I love music.

I write about the music I like and have purchased for the benefit of better understanding it and sharing my preferences with others.


I believe it is within human nature to rate things and find their place (their relationships) to others in the same category. I am no expert at this, and this might be obvious, but I came to this realization today driving home. I have friends who work for a company that assigns a level to employees' status within the company. They use the label "tier." I should say "used to," as now they've switched to titles, but everyone still uses the tier number. Often, if you bring up someone's name, and they are unfamiliar, their tier is mentioned as a way to identify them. Everyone immediately knows how they rate compared to everyone else, in regards, at least, to experience, pay, or rank. When I review a restaurant, and strictly speaking, we're talking about the food (70%), value (5%), and the service (25%), I assign a number of stars. 5 levels. In the company, they have 8 tiers. And today, a friend says she rates people along 4 levels. "They range from very attractive down to someone so hideous, it's disgusting." Wow. But I learned that this system wasn't talking so much about physical appearance, as a more complex algorithm that defined them as a person. "By attractive, I mean someone who you want to speak with, talk to; you enjoy their company; by repulsive, I mean someone who doesn't make sense, is always a downer, and treats people like garbage." I found it interesting that if we rate things, we apply plateaus or levels to the rating. This seems to be a big part of the system at play. * Restaurants and movies, 5 stars * Hot or Not, 10 levels * Personal Qualities, 4 levels * Work Organization Chart, 8 levels I think what folks are doing is approximating where something belongs along a continuum, between polar opposites. It's like in iTunes, where I can assign 1-5 stars to a song. We all seem to understand this rating concept pretty well, either because it is in fact part of human nature, or else, it's so common in today's society. I find it difficult, however, to rate music. I certainly have some favorite songs/works, but where do you draw the line? In classical, at the movement level? Or the entire work? For pop, is it the whole album, or just one song? Many times when I'm rating pictures I took with my camera, I start with a binary filter: good and bad. Then I might take the goods and split them into two levels. Now we have bad, good, and great. And we could keep doing this, diving down, splitting hairs, for just about anything we might want to find along some continuum we've dreamed up. When I review an album here on biberfan.org, I typically do not give it a rating. I find it too difficult in music. And I'd have a hard time rating someone--a real person--too, at least on the holistic type of qualities my friend identified. Physical appearance is one thing, but personality, empathy, intelligence, and personality are far too confusing. What if you took, however, 5 people (or 5 recordings) and then were asked to put those in order: from least favorite to most favorite... might you favor recordings you've lived with longer? Or might the bias go the other way, to the newest, most arresting new recording? And with people: I can't imagine if I had been in love with someone, who died, then fell in love again, and was asked to put those in some order... wouldn't you have to pick the person you were still with? Or if you didn't, would you be so honest? I think the human nature portion of ratings work on one level that's pretty incredible. Walking down a busy city street, I can see plenty of folks I might find attractive, and if the sample is small enough, I could probably pretty quickly put them into some order. I might be just as good with short excerpts of music. But when asked to articulate the reasons why, and to scrutinize the details, I think it all becomes more complex. And lastly, what does it say of us who do rate things? Is it a undesirable behavior to be articulating this rating business? In writing this little essay, I know I've admitted to myself too many times I might be in a constantly rating mode. Hyper-critical, perhaps. Luckily, I don't think reviewing some CDs is too bad... but I'll stay away from more touchy or controversial things.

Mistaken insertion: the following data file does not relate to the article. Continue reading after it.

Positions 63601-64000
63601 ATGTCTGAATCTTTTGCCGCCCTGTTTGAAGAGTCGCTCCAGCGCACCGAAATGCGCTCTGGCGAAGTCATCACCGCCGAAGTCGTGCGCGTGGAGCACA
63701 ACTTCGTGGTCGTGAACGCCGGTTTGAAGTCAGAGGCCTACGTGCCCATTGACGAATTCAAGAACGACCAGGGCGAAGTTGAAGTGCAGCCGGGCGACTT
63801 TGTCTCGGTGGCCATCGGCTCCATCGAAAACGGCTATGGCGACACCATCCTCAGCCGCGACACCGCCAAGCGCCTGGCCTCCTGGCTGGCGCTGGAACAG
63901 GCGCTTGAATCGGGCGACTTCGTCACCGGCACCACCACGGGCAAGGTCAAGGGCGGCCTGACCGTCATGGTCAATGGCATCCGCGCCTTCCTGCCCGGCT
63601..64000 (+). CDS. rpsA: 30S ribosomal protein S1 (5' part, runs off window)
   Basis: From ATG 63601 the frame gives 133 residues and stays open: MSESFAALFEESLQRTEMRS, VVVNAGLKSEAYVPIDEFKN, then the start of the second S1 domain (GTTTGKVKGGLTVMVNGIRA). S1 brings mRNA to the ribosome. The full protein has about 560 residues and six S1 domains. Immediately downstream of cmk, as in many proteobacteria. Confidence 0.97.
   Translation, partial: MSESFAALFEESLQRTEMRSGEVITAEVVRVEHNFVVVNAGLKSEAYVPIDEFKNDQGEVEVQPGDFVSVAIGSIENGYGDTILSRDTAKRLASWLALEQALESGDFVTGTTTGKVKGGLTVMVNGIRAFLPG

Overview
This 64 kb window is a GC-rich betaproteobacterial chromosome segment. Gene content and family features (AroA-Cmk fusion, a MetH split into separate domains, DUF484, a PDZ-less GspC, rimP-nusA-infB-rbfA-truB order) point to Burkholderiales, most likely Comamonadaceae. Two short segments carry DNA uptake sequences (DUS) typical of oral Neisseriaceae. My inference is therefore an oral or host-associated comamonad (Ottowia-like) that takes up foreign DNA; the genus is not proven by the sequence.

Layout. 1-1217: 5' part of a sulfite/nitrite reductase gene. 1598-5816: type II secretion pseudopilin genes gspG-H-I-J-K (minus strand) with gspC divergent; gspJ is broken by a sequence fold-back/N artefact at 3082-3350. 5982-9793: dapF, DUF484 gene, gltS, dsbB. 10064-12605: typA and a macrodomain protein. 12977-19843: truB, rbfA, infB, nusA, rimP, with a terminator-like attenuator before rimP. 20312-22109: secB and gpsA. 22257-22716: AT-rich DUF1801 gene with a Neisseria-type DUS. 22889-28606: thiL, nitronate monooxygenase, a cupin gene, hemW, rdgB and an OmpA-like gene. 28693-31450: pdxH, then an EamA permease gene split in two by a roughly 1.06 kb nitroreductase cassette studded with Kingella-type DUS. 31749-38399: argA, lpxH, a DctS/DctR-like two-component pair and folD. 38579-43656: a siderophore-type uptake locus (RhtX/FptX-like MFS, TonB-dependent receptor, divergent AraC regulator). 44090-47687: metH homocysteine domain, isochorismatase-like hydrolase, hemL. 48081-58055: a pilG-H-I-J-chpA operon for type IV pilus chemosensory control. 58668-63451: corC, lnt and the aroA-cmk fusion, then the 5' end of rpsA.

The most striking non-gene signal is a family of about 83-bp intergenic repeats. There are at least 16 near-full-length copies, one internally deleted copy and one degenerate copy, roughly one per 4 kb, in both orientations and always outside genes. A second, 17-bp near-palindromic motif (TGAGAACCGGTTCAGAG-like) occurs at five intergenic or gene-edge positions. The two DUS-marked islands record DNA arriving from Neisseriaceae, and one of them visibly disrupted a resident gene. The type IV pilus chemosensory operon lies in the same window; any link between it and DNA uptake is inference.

Marini: Passacaglio

Here's Looking at You